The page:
German Defense Minister Ursula von der Leyen has defended Chancellor Merkel after a wave of criticism over a new refugee policy. Members of Merkel's Christian Democratic Union have voiced their disapproval.
Speaking to the Monday editions of newspapers belonging to the German media group "Funke Mediengruppe," von der Leyen said that "for all the understandable anxiety in the face of the unprecedented situation, the basis of the [Christian Democratic] Union knows full well that no one can better navigate Germany and Europe through this difficult time than the chancellor."
The deputy Christian Democratic Union [CDU] leader went on to say that it was Merkel's government which had "reformed the asylum law in record time and facilitated expulsions."
She reiterated, however that "unfortunately, there is no simple solution to this crisis."
Von der Leyen's comments followed growing pressure from within Merkel's own party over the amendments to the country's asylum policy, which came into effect on Saturday.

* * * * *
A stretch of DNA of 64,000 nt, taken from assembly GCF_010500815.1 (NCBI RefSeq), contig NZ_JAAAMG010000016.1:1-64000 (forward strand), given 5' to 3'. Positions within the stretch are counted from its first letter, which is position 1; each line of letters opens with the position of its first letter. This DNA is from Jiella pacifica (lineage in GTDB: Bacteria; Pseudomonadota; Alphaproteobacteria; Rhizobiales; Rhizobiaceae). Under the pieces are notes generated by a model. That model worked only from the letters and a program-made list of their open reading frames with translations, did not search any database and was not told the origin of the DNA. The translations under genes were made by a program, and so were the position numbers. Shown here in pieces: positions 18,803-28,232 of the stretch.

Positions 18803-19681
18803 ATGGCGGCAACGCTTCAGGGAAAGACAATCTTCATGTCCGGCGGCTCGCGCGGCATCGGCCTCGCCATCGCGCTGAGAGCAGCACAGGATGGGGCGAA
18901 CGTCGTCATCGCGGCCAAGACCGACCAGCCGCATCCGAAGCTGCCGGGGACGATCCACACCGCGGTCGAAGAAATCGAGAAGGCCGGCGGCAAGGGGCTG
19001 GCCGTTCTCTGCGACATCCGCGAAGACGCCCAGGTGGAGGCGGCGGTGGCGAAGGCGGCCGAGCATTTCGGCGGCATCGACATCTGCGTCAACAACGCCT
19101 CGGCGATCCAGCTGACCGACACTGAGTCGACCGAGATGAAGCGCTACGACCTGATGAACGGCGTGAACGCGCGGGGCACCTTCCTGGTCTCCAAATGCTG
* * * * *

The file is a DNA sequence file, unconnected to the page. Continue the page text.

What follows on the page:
The main aims of the asylum package are to speed up asylum procedures and ensure that rejected asylum applicants quickly return to their home country. As part of the reforms, refugees allowed to stay in Germany should also be provided with better means to integrate into society.
According to a report in German magazine "Der Spiegel" on Saturday, Finance Minister Wolfgang Schäuble (CDU) said that the mood of party members was "dramatically" bad. He questioned the party's support for Merkel.
A weekly poll, published in the Sunday edition of "Bild" newspaper, showed that the CDU and their Bavarian sister party, the Christian Socialist Union (CSU), had the support of just 36 percent of the electorate - their lowest value since September 2012.
Merkel has thus far refused to amend her refugee policy, however, insisting that Germany can take in thousands of migrants in the years to come.
In her weekly podcast on Saturday, Merkel emphasized the need to quickly integrate refugees into society, stressing the importance of jobs, education and German language education. She said that less-educated migrants would be given training to help them get jobs, and that children should be quickly enrolled in schools.
Also in the pipeline are plans to enact new rules to send home migrants who don't qualify for asylum in Germany.
Merkel meeting with state leaders from the Balkans and nine other EU states in Brussels on Sunday to discuss proposals of how to deal with the Europe-wide crisis.
ksb/cmk (Reuters, AFP, dpa)